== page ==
The Sabi Sands Game Reserve, is an area that is teaming with wildlife, and MalaMala and Londolozi are certainly no different.
Both of these iconic photographic safari destinations are famous for a diversity of wildlife, landscape, and a variety of unique photographic opportunities.
However, with all these opportunities on offer, it may be confusing as to what photographic gear to make use of on safari.
The following lens and body recommendations should help when choosing what to bring with you on safari:
- Full Frame – A full frame camera body typically boasts better image quality, and works extremely well in low light conditions
- Crop Sensor – A crop sensor body allows for that little bit of extra reach, without having to worry about cropping an image too much
- Camera Frame Rate – A camera body with a fast frame rate is ideal for capturing fast moving subjects (birds in flight, animals on the move, fast action scenes etc), but you should not feel limited by a camera body with medium frame rates as they are equally as capable of capturing amazing images
Lens choice is arguably far more important when planning for a safari than your choice of camera body. It is important to be familiar with the area you are going to be traveling to, and what kind of photographic opportunities may be on offer. I’ve put a list of lens options together to assist with your lens choice for the Sabi Sands.
Wide Angle: 12-24mm / 24-70mm
A wide angle lens is always useful to have in your camera bag to capture beautiful landscape shots, star photography, or animals that may be closer to the vehicle. It is always useful to capture images of a wider nature that include the animal(s) in their natural environment.
Medium Zoom: 70-200mm
A 70-200mm lens is a very popular lens amongst wildlife photographers and probably the most versatile of lenses to have with you on safari. Ideal for flexible portrait type shots, the 70-200 f2.8 results in dramatic background isolation, adding huge artistic value to your photographs. Covering a large range of focal lengths, its versatility also allows you to capture wider landscape shots ion addition to portraits. Its small, lightweight size makes it easy to shoot free-hand.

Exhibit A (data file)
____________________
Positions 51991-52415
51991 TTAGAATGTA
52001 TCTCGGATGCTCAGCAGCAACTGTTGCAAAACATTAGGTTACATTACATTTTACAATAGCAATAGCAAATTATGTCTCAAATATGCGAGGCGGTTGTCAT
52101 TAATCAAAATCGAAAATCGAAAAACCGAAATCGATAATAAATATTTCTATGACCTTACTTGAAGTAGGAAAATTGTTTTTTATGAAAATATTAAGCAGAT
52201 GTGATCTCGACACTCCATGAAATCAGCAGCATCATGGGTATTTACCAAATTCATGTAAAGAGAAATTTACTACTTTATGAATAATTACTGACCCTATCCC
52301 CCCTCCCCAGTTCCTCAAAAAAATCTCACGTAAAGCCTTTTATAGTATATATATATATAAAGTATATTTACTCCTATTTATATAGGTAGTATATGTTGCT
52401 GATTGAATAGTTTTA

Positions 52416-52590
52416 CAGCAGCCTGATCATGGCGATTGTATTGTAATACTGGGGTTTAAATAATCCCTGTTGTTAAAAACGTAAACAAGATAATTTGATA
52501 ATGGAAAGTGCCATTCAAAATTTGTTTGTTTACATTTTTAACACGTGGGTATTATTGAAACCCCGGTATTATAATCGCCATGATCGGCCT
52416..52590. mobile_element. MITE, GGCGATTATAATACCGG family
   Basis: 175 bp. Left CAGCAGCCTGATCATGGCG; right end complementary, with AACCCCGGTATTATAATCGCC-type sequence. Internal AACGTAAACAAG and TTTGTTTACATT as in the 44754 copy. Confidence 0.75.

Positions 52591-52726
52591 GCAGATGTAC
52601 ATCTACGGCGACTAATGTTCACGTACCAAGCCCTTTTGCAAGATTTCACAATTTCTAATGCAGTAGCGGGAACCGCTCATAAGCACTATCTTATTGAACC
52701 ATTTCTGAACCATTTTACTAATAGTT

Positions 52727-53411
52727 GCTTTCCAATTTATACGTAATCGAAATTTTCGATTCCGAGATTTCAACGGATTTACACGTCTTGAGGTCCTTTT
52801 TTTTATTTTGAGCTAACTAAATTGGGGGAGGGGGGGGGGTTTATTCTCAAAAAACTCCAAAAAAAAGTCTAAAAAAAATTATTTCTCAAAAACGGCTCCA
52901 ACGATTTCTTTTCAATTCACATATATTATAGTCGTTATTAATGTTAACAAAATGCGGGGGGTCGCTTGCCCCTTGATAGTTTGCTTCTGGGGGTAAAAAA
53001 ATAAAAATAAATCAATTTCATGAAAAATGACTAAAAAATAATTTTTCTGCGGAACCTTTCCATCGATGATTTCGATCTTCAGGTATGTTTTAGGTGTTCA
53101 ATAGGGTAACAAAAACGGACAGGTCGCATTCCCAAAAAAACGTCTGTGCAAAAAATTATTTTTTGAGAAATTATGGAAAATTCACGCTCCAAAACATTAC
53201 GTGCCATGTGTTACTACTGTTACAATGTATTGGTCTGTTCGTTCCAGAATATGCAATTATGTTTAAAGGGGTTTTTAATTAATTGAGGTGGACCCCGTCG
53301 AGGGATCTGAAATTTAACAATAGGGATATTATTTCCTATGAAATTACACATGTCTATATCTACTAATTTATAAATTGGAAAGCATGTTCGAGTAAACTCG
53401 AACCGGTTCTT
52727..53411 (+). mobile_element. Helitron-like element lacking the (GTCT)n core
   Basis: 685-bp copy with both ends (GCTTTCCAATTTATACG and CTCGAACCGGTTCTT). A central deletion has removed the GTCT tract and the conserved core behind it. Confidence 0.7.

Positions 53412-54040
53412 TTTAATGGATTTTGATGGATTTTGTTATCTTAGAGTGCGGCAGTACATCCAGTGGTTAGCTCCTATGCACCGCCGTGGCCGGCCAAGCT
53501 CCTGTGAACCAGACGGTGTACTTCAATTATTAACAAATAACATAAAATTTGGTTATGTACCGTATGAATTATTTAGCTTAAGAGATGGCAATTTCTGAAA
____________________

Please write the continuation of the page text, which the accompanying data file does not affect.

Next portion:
Telephoto Zoom: 200-400mm / Fixed 300mm f2.8 / Fixed 400mm f2.8 / 150-600mm
Given the proximity with which you can view animals at MalaMala and Londolozi, I would not suggest telephoto focal lengths of anything much more than 400mm, particularly not in the range of prime lenses (fixed 500mm or fixed 600mm). Although these longer zoom fixed focal lengths have massive value under certain conditions (bird photography in particular), they are all too often limiting when it comes to photographing wildlife in the Sabi Sands given the proximity to wildlife.
The lenses listed above (200-400mm / fixed 300mm / fixed 400mm / 150-600mm) are ideal lenses for capturing opportunities which may happen a little further away from the vehicle without having to worry about cropping an image too much after the fact, ensuring that you capture greater close-up detail.
The 200-400mm lens offers huge variation at longer focal lengths, allowing for close up, tight portrait shots, as well as the ability to pull back and capture slightly wider scenes.
The range of fixed focal lengths of 300mm f2.8, or 400mm f2.8 are lenses that offer superior image quality, coping particularly well under low light conditions as a result of the wide apertures.
- A good wide angle lens (24-70mm)
- A medium zoom lens (70-200mm)
- Maximum focal length (200-400mm)
Having these lenses in the bag will ensure that you are well equipped to capture the multitude of photographic opportunities on offer.
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